Classic Porsches on show at Autofarm for MR Retro Live

MR Retro Live at Autofarm

Autofarm in Oxfordshire is a mecca for disciples of the air-cooled and the rear-engined. The company has been fixing and restoring Porsches since 1973, and its huge wooden barns are stuffed with classic 911s. Where better, then, to hold our second MR Retro Live event – this time catering for Porsche enthusiasts.

And so it was that, one brisk Sunday morning, a group of Porsche fans gathered at Autofarm, chatting cars and supping coffee to a flat-six soundtrack. The Motoring Research team was there, too: Peter in his 964 Carrera 4 and Andrew in a Cayman GT4 nabbed from Porsche’s press fleet. Here are some of the highlights.

MR Retro Live at Autofarm

Porsche 911 Carrera 2.7 RS

Yes, before you ask, it’s a real one. The Carrera 2.7 RS is the most iconic 911 of all, with the best examples today costing seven figures. Designed for motorsport homologation, it boasted a fuel-injected 210hp engine, stiffer suspension and bigger brakes – not forgetting that trademark ‘ducktail’ rear spoiler.

This ’73 RS belongs to one of Autofarm’s customers and was in for a service. It was restored about 10 years ago and remains in flawless original condition.

MR Retro Live at Autofarm

Porsche 911S

Speaking of originality, Chris Knowles’ stunning 2.4 S looks exactly as it left the factory in 1972. The Signal Yellow bodywork has been resprayed by Autofarm, but the interior has never been retrimmed.

Interestingly, 1972 was the only model-year where 911s had an oil tank access flap on the side of the car. However, some owners filled it with petrol, so Porsche wisely chose to relocate it under the engine lid. 

MR Retro Live at Autofarm

Ruf 964 special

Remember the Ruf CTR – star of the 2017 Geneva Motor Show? The German company has been modifying Porsches for decades, including this unique 964. Based on a 3.6 RS, it packs a twin-turbo engine from the later 993 Turbo.

Ruf also fitted its ‘electronic foot’ clutchless manual gearbox. And the eagle-eyed will spot the wide-arched Turbo bodywork has been de-seamed – just like an old Mini.

MR Retro Live at Autofarm

Porsche Cayman GT4

Not a 911, but equally as cool, the Cayman GT4 is a modern Porsche destined for classic status. MR’s Andrew had this Guards Red example for the weekend and kept finding tenuous excuses to run errands in it.

With added aero, a stiffer chassis and brakes from the 911 GT3, the 385hp GT4 is a serious driving machine. It also comes with a six-speed manual gearbox – something that wasn’t available on the GT3 at the time.MR Retro Live at Autofarm

Porsche 911 Carrera RS

Regular readers will recognise this car – also Guards Red – from our Retro Road Test last year. The hardcore 964 was the first 911 to wear the RS badge since the 1970s. Thankfully, Porsche did it justice, with more power, less weight and a close-ratio gearbox.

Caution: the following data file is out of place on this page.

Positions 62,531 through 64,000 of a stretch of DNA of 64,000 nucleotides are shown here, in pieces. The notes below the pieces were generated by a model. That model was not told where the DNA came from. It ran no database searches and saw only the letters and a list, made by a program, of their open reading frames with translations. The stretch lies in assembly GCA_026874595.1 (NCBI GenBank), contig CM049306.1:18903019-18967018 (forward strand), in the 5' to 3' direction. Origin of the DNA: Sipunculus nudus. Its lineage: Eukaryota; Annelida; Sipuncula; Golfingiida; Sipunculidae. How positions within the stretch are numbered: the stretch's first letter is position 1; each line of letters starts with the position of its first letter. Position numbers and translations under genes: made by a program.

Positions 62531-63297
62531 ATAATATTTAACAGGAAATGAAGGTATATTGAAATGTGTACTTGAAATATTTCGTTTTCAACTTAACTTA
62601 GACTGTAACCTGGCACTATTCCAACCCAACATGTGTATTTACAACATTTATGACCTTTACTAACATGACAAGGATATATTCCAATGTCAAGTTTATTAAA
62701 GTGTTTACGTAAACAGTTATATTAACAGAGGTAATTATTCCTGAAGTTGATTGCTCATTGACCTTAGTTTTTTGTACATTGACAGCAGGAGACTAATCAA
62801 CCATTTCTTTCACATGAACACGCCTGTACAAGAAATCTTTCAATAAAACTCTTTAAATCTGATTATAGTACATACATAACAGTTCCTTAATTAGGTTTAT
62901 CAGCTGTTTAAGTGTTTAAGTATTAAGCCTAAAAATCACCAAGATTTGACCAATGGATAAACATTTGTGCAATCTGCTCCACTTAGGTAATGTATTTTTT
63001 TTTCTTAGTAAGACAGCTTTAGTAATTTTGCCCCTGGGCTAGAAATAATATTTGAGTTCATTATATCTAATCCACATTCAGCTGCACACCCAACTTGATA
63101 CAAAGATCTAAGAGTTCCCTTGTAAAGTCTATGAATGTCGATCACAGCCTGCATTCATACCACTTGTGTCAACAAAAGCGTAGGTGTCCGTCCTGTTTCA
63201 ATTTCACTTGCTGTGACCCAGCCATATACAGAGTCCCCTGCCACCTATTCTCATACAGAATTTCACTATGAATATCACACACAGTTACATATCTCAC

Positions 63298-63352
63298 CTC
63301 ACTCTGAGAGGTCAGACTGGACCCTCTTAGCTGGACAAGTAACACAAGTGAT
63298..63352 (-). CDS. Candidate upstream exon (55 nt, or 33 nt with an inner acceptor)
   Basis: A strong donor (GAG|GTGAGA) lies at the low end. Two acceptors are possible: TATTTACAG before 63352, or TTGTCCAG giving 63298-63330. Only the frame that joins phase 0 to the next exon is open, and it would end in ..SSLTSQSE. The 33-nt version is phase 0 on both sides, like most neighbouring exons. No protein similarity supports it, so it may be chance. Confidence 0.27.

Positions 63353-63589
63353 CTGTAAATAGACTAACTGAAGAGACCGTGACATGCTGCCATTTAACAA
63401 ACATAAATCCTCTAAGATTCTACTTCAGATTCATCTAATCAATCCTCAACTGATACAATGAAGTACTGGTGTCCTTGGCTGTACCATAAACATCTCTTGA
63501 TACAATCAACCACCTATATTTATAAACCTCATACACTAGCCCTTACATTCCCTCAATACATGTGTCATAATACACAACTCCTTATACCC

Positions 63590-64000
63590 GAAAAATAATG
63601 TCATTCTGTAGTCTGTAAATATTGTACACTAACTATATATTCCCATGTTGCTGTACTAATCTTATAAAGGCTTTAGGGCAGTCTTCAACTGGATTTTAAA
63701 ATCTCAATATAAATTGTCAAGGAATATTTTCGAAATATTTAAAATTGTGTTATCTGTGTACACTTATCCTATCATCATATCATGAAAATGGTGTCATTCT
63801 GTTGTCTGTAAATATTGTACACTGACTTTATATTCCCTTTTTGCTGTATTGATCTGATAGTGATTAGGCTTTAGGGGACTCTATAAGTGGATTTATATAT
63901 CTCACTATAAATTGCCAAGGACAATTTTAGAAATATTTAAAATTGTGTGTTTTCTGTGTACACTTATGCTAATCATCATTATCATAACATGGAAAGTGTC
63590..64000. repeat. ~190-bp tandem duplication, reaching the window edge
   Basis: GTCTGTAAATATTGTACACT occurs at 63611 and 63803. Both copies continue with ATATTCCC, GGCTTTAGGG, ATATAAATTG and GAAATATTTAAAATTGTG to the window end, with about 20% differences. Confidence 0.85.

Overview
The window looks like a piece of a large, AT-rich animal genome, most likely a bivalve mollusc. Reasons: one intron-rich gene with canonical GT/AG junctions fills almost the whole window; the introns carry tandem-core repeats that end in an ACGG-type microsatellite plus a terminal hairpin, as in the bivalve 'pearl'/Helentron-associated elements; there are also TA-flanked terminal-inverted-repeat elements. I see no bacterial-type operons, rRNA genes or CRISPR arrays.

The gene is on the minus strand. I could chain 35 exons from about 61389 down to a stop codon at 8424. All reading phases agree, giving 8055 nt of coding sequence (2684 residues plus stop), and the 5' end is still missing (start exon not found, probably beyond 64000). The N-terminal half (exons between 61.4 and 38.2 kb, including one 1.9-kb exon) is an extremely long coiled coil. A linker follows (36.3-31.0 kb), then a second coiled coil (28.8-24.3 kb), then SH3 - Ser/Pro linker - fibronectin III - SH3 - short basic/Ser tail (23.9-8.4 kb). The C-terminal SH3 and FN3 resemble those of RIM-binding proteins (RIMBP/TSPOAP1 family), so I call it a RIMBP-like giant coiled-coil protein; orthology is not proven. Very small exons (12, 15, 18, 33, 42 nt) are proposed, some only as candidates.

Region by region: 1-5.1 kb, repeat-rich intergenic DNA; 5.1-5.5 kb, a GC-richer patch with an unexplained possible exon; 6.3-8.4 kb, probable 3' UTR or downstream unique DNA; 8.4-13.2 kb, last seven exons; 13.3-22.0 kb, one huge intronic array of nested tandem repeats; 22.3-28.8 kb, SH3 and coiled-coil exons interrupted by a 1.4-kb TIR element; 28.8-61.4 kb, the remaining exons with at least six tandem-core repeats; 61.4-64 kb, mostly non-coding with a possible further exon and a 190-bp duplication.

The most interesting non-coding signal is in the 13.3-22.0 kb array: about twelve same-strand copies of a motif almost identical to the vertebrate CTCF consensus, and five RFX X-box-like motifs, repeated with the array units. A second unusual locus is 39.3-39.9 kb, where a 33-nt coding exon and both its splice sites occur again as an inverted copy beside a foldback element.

This car was recently for sale at Autofarm and has been expertly restored in-house. MD Mikey Wastie reckons it’s one of the best 964s he’s driven. We were equally effusive, saying: “It’s a car you’ll ache to spend time with, to learn its quirks and exploit its talents. The buzz of driving it stayed with us many hours after we reluctantly handed back the keys.”
MR Retro Live at Autofarm

Porsche 911 GTS  

Paul Woods brought along his immaculate 991 GTS, complete with appropriately speedy number plate. We love the primer-grey paint, too.

This first-generation GTS is one of the last with a naturally-aspirated engine. It also came with the Powerkit engine upgrade, sports exhaust and adjustable PASM suspension. GT3 aside, could this be peak modern 911?

MR Retro Live at Autofarm

Porsche 911L

How pretty is this 1968 911L? Another customer car, it was already at Autofarm for some engine work. Note the oh-so-classic Fuchs alloys, as worn by many 911s of the era – including the Carrera RS.

The 130hp 911L was the mid-point in Porsche’s late-1960s range, sitting between the 110hp 911T and 160hp 911S. It also had front disc brakes.
MR Retro Live at Autofarm

Porsche 911 Carrera 3.2 Supersport

The Supersport was essentially a Carrera 3.2 with the wider wheelarches and ‘tea tray’ spoiler from the 930 Turbo. Suspension and brakes were also sourced from the flagship car, but engine output remained a standard 234hp.

Porsche also sold the Supersport in Cabriolet and Targa body styles. Today, such cars are rare, as many were cannibalised for race-look RSR conversions. MR Retro Live at Autofarm

Porsche 911 Carrera 2.7 RS replica

This one is a replica, but a fantastic car nonetheless. It started life as a 1988 Carrera 3.2, then was ‘backdated’ by Autofarm to resemble a ’73 RS.

The paintwork is ‘Aubergine’, an original Porsche colour. And the dashboard was recently backdated, too, giving an authentic look inside and out. Classic style and modern(ish) mechanicals? Yes please.

Porsche 911S

Porsche 911S: Retro Road Test

Porsche 911SFirst, the bad news. If you want a classic Porsche 911, you’ve already missed the boat. Prices soared skywards years ago. For one of the very best cars, like the 911S tested here, you can now expect to pay well into six figures.

However, let’s not be blinded by finance. Regardless of its material value, a vintage 911 is both beautiful to behold and – as we’ll discover – bewitching to drive. So whether you’re a potential 911 driver or a penniless 911 dreamer, sit back and enjoy our most exotic Retro Road Test yet.

Thanks to Porsche specialists Autofarm for supplying this 1971 Porsche 911S, which was for sale at the time of writing.

Ferrari DinoWhat are its rivals?

The 911S arrived in 1969, initially with 170hp. The same year, Ferrari launched its six-cylinder 195hp Dino 246 GT and (open-top) GTS. The delicate Dino trumps the 911 for sheer beauty, but not for value. Prices can easily top £300k today.